Tax inversion deals--buying a controlling share in a sizable company to shave a corporate tax rate--are all the rage among pharma players. But to Ken Frazier, doing a mega deal just to pull off tax inversion doesn't make sense, at least not for Merck.
A little more than two months after announcing a deal to merge with Canada's QLT in a tax-cutting move, Auxilium Pharmaceuticals rolled out a plan today to ax 30% of its staff, narrowing its R&D focus and slashing its annual costs by $75 million a year.
Forget Salix Pharmaceuticals and long-gone Shire. No. 1 on Allergan's list of defensive acquisition prospects could be Ireland's Jazz Pharmaceuticals.
Back last April when Brisbane, CA-based Hyperion agreed to pay $20 million in cash and stock for Israel's Andromeda Biotech, while promising $550 million more in milestones, company execs made much of the late-stage data already in hand for a new Type 1 diabetes drug. Today, though, Hyperion's team threw up their hands and surrendered, claiming that they had been duped by a group of Andromeda staffers and an outside biostatistics firm in Israel which had cooked the books on the data to come up with a favorable result.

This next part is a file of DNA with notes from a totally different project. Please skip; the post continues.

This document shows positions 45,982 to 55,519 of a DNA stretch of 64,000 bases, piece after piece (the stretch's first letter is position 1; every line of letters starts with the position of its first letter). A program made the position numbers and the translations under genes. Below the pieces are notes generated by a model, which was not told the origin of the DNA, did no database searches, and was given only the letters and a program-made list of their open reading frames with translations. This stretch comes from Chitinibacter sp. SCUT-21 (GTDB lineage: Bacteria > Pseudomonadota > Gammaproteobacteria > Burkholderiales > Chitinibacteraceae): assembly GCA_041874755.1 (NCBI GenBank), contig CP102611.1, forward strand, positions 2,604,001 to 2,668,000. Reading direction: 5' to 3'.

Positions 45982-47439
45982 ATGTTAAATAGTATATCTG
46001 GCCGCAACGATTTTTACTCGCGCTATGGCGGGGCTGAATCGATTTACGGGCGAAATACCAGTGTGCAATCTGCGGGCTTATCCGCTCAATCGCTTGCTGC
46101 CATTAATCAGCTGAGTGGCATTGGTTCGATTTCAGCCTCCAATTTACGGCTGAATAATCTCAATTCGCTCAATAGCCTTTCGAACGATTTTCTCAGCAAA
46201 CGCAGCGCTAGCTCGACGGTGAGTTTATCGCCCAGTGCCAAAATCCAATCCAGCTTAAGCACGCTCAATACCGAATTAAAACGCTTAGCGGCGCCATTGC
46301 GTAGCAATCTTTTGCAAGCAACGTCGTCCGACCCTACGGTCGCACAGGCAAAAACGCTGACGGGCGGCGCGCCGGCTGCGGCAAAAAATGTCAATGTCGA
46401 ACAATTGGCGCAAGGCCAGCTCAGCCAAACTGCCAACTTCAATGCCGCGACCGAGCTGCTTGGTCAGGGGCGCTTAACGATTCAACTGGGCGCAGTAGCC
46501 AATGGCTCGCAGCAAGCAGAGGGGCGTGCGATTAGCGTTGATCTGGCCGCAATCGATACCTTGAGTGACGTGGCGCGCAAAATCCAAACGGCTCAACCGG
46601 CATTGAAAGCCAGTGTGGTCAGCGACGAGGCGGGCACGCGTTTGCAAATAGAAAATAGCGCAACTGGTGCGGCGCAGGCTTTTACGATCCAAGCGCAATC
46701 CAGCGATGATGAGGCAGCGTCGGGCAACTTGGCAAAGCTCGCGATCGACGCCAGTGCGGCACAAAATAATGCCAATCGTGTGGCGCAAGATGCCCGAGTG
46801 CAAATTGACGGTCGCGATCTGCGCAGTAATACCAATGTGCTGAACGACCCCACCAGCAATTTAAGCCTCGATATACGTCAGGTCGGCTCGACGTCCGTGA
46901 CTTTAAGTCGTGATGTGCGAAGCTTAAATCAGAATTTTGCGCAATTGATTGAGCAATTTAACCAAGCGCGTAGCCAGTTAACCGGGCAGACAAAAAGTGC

PetSmart, the largest global retailer of pet healthcare products and pet supplies, is "exploring" the possibility it will put itself up for sale in the wake of its acquisition of online pet specialty retailer Pet360.com.
Many a U.S. drugmaker has pounced on an opportunity to pick up a foreign company, haul overseas and reap the tax rewards. But while rumors this summer said Illinois-based Hospira would be jumping on the tax-inversion bandwagon, its deal isn't moving quite so quickly.
Executives at India's Wockhardt insist the troubled generics maker is not for sale--nada, no way. But that has not stopped analysts from discussing matchmaking, especially since execs at India's Lupin acknowledged recently that they analyzed whether buying Wockhardt would make sense.
AstraZeneca didn't just fan the flames of U.K. politicial opposition to fend off Pfizer's $117 billion takeover attempt earlier this year. The British drugmaker also took its lobbying to Washington.
The flurry of meetings and phone calls between Schwan and Welch are spelled out in an SEC document InterMune filed late last week.
With rampant speculation that Pfizer might renew its effort to buy AstraZeneca, one might assume the takeover target's CEO, Pascal Soriot, would be locked up in meetings, devising a strategy for fending off the latest offer. Not so. Instead Soriot has been hobnobbing at the European Society of Cardiology congress in Barcelona, doing his best to demonstrate that AstraZeneca can thrive as an independent company.